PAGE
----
If you are in need of small but challenging games to practice target skills, you will be happy with this following product. It provides extension activities that may be used by students depending on their ability.  These include exercises for the terms of more than, less than and equal to. Your more advanced mathematicians might enjoy using the graph results to create addition sentences in the recording sheet that is provided. It’s a nice game for your Apple unit. 

A third product that we were able to look at is the Pirate Roll and Cover. This one is not only educational but also a lot of fun for the little ones. The game can be played by one or two players. This would be a good independent activity once your students are familiar with addition and subtraction. It also includes activities for use with 3 dice for those students who might need something more challenging. Fun! Fun!!
Roll the dice.
Write the addition sentence on the recording sheet.

Add the two dice and cover the sum on this fun addition mat. 

As you can see, Jennifer provides wonderful resources for your Kindergarten classroom. I am very pleased with every product that we were able to review. They cover many of the skills that our Kinders work on all year long. If you like what you see, then head on over to her store and add these items to your wish list.

DIY: Roll A Word Activity

Today, I want to share a Do-it-Yourself center activity. I will include a printable that can be used for making words with -at. This is so simple to make and you can use materials that you already have at home.

Best of all, this is a hands-on activity that your child or students will love to manipulate once you put it together.

Materials needed: colored paper, paper tube, ruler, scissors and tape.
First, you need to measure the width of the paper tube that you are using. Then, you will cut out a long strip according to the width. I did not measure the height for this one.
Next, you will roll the tube into the colored paper and cut out the excess paper. Now, tape it the paper to the tube. It should be a tight fit so that the paper will not come undone easily.
Download this free printable and cut out the letter strips. I have two consonant strips. Simply use one letter strip at a time on your paper tube or make two tubes.
Then, tape the -at strip directly to the paper tube so that it does not move. The letter strips will serve as the beginning sounds.  Assemble these according to the directions on the picture.
 Finally, slip the consonant strips into the tube. It should be loose enough so that children can roll the paper strip around the tube.

You are all set! Use it during guided reading groups or as a center activity. Watch the kids have fun reading!  Options: Students can write each word on a recording sheet or dry-erase board.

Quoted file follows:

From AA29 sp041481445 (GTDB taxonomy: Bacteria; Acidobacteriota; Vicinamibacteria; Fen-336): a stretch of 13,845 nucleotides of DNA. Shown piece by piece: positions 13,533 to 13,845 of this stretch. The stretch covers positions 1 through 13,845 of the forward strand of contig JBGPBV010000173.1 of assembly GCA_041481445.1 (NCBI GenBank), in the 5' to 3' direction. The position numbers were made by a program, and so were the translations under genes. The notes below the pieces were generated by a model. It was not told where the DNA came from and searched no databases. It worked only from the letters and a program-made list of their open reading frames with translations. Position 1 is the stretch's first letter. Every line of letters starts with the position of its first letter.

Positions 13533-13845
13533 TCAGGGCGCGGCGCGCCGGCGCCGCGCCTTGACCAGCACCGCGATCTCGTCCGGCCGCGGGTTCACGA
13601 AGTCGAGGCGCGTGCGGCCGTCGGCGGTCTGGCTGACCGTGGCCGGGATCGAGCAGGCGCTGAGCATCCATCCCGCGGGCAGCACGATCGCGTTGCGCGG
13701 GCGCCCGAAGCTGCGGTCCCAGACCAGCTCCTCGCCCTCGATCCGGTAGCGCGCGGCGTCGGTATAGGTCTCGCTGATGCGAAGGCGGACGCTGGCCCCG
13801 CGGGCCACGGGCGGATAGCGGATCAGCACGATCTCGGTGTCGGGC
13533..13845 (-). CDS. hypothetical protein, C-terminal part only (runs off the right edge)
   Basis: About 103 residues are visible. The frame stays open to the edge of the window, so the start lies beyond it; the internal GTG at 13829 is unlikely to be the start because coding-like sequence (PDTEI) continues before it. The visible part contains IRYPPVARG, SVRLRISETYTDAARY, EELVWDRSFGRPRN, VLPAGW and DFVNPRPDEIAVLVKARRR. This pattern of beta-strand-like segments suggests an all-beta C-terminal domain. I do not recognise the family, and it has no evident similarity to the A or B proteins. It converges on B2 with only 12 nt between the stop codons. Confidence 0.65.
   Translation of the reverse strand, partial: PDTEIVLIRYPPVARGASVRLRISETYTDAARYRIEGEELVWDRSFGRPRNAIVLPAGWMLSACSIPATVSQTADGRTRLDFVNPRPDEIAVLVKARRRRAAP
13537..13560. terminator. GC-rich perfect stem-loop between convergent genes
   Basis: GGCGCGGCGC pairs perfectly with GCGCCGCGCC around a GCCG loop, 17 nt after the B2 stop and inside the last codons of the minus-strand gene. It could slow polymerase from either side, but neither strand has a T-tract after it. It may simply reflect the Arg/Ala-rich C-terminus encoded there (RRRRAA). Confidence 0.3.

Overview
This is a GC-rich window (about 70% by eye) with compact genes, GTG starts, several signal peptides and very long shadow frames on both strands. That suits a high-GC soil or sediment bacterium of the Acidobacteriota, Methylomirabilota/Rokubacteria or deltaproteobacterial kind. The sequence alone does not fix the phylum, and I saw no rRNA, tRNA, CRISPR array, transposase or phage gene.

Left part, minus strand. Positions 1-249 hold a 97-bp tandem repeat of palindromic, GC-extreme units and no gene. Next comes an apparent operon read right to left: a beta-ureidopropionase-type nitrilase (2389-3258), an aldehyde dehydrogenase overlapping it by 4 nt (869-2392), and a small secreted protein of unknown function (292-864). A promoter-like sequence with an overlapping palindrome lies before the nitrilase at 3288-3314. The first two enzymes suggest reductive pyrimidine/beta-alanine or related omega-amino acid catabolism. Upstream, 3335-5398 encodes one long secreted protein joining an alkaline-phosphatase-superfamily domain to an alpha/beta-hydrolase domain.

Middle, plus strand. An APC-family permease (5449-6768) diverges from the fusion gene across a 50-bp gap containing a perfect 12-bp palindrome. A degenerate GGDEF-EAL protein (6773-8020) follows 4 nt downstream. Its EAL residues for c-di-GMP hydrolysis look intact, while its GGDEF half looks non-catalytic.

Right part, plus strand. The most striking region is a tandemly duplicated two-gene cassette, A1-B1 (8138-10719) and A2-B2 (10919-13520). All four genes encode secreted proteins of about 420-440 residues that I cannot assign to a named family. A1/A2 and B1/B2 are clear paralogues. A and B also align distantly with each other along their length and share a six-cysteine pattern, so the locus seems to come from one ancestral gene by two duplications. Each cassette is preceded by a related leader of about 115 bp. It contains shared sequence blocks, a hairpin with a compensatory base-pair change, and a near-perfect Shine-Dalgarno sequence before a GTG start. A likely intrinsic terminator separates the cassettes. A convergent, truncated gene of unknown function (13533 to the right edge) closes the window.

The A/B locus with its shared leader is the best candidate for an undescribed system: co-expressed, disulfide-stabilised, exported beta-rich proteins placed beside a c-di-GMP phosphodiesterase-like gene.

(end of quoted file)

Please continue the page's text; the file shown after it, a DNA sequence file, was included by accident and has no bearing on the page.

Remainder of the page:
They can even build the words with letter tiles or magnets.

UPDATE: I have included the word families that you requested plus much more. Click on the following picture to get it all.

Motivating Little Boys to Read

Sometimes, it can be a little hard to get our little boys motivated to read. Boys are boys and they just want to do what they do best…play, play, play.

So, I was thinking of how to make reading engaging enough to hold their attention. My son thinks that the ABC chart is just plain BLAH, BLAH, BLAH…..boring.

Personalized Alphabet
I came up with a personalized Alphabet Chart designed especially for BOYS. First, I chose a theme that he loves. He has been obsessed with Super Heroes since forever so this seems like the best choice. Then, I made a list of the things that he and most little boys are interested in and came up with this alphabet chart. It includes words such as airplane, frog, kite, magnet, lion, pirate and robot.

Do you think that he is interested now?

 Oh, yes, yes, yes ūüôā

Super Alphabet cards
I used the pictures from the alphabet chart to make individual alphabet cards for our pocket chart. 

Super Hero cape
I found this old t-shirt. I have no idea who it belongs to. Someone must have left it behind and never claimed it:) So, I cut the front part out and made it into a Super Hero learning cape to match the theme. The length is perfect. He runs around the house pretending to fly and uses his Super Powers to learn:)
Now, he is ready to learn!
Writing Skills
He started out by practicing his writing skills. He was so eager that he did not give me time to laminate and cut the cards out. Laminated cards are better so that  you can use them over and over again with a vis-a-vis marker. By the way, he is wearing his Super Hero cape while he “writes like a hero”
Dice Game